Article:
21 February 2020
“I was often trying to define architecture as sculpting the void. Indeed the material that makes architecture is penetrable empty space. You can appreciate it from inside. But emptiness in itself is not visible. Something must contain it. Architectural space is contained generally within a box. Architect’s work is most often to conceive that box. Sculpting space can be achieved also by creating negative space, i.e. space around objects, that means space like a ‘mould’ of those objects. That work also falls into the domain of architecture. Thus technique of architects produces the box as hardware, but architecture as art is the software, space within and around the box.”
These are the words of the Hungarian architect, designer and urban planner Yona Friedman, born in 1923, to whom two Minini gallery exhibitions have been devoted, one in Milan, the other in Brescia. He was, perhaps, little known to the masses, but undoubtedly a very important figure on the international scene, brought back into the public eye over the last 15 years thanks to a revival of international artistic debate around his work as an architect, although he frequently explored other fields.
Yona Friedman studied at the Technical University in Budapest and then, from 1945 to 1948 at the Haifa Technicon, where he remained until 1957. His meeting with the German architect and theorist Konrad Wachsmann, whose studies on construction systems using prefabricated parts and on three-dimensional structures proved fundamental to his work. In 1954, along with a number of people then living in Haifa, Friedman embarked on an experiment – that never came to term – which involved housing being built by its own residents. In 1956, he was invited to take part in the 10th International Congresses of Modern Architecture (CIAM) in Dubrovnik, where for the first time he set out the principles of architecture capable of absorbing the continual transformations wrought by “social mobility” and based on “infrastructures” subject to urban housing and regulations flexible enough to be created and recreated according to the needs of the inhabitants and the residents. These ideas around adapting architecture to the ongoing changes in modern society fed into the Groupe d’Études d’Architecture Mobile, which he ran until 1962.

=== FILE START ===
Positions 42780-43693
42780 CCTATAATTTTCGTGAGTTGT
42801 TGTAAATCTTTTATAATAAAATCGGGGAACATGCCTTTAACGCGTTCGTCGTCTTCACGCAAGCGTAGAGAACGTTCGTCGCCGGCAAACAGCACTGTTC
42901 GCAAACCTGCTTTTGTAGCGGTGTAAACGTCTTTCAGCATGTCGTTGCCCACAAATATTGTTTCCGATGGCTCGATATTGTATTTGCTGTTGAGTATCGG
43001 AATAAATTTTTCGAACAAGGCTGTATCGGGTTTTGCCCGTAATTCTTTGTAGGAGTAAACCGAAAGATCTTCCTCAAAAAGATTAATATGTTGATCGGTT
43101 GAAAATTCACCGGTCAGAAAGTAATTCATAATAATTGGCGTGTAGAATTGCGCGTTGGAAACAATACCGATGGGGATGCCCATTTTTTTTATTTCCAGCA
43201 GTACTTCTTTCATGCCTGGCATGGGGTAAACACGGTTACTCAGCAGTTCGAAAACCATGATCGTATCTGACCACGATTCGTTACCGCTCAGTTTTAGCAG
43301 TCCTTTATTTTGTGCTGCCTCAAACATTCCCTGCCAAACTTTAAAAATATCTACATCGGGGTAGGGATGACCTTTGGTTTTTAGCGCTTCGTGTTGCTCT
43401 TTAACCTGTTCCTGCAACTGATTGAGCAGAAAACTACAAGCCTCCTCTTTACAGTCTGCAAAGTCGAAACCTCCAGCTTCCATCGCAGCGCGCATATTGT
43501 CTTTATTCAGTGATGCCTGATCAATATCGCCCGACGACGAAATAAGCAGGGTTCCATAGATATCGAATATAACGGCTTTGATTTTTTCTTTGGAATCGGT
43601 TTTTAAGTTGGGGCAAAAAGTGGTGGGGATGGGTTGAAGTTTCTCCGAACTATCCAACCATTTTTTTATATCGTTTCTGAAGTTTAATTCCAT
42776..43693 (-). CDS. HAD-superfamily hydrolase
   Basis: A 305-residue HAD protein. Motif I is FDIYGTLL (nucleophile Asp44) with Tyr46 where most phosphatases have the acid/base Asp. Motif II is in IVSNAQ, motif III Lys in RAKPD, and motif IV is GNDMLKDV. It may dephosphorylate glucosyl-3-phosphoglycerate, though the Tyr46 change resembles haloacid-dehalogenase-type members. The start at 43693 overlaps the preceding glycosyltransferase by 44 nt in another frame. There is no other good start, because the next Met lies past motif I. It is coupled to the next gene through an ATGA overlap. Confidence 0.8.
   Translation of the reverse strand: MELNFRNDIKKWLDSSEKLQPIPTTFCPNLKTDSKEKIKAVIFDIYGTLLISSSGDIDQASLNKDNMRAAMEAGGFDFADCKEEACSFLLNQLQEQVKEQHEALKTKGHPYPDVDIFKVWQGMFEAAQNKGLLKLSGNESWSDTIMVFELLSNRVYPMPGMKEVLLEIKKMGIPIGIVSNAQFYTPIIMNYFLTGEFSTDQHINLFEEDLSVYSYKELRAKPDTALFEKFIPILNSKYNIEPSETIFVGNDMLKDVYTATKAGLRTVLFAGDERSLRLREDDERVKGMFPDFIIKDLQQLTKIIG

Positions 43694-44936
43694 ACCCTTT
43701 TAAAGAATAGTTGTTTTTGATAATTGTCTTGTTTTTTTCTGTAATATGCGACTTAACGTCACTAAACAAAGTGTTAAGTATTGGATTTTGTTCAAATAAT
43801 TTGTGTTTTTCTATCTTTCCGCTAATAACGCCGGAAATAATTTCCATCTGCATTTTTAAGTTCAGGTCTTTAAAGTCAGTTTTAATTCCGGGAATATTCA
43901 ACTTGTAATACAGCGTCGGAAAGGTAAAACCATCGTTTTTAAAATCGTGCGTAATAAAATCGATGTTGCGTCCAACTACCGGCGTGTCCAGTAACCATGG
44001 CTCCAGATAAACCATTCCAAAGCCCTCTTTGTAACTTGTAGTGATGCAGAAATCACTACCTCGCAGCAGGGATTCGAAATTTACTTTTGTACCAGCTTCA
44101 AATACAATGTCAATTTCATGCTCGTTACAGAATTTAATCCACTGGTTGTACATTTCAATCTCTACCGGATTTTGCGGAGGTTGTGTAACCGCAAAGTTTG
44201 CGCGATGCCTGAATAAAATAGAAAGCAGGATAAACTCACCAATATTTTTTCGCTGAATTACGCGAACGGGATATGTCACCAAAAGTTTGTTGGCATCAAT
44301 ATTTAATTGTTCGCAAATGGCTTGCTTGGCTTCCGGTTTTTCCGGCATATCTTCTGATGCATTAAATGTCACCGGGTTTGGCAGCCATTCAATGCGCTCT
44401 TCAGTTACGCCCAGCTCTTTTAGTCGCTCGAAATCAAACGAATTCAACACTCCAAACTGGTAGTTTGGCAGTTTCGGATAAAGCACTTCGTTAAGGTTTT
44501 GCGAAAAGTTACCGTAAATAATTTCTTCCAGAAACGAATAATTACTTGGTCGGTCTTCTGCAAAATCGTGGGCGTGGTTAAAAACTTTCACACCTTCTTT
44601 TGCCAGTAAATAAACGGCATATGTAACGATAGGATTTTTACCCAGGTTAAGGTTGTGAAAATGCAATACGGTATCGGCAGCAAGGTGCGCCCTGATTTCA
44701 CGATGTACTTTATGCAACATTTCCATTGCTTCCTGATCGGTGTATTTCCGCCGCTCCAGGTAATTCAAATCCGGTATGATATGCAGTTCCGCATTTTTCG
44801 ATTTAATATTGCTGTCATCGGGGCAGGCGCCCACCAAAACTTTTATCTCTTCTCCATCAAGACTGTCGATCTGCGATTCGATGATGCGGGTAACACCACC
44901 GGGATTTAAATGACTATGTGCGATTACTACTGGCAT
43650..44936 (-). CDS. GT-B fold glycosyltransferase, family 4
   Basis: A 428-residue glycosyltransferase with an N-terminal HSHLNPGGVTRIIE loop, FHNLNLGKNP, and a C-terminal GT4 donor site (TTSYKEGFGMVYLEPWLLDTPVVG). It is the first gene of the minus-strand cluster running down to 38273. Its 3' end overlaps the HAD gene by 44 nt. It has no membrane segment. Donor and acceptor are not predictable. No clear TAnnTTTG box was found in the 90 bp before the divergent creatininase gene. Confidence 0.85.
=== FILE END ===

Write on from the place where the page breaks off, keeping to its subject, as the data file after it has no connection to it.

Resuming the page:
The two exhibitions therefore represent a further opportunity to familiarise ourselves with the huge range of Friedman’s work, which encompasses many different fields – architecture, art, biology, philosophy, sociology and writing. The exhibitions derive directly from his most recent book, Untitled, in the Preface of which Friedman wrote: “I tried to sum up my extra-architectural explorations in several of my previous books. Some are about ecology, some about sociology, and one is even about dogs. This however is the first one about art. I am of the visual kind: an image explains, for me, many things. I am known, in my professional work, for my use of simple images, cartoons or pictograms to replace texts.” His visual production stems from a more general vision in which images are used to visualise a concept and often as a substitute for texts. Some of the images on exhibit come from his old studio/apartment in Boulevard Pasteur and from his last home in Boulevard Garibaldi, both in Paris.
The two-pronged exhibition, curated by Maurizio Bortolotti, is also intended to put specific focus on the idea of community, fleshed out in new architectural models, and which in recent years has centred on migrant shelters, in a powerful commitment to reshaping our philosophy of life. A fundamental rethinking of the relationship between human beings and their environment is what informs Friedman’s vast body of work, with visual production at the heart of his radical approach.
Sculpting the Void
On until 14th March
Galleria Francesca Minini
25 Via Privata Massimiano, Milan
On until 28th March
Galleria Massimo Minini
68 Via Apollonio, Brescia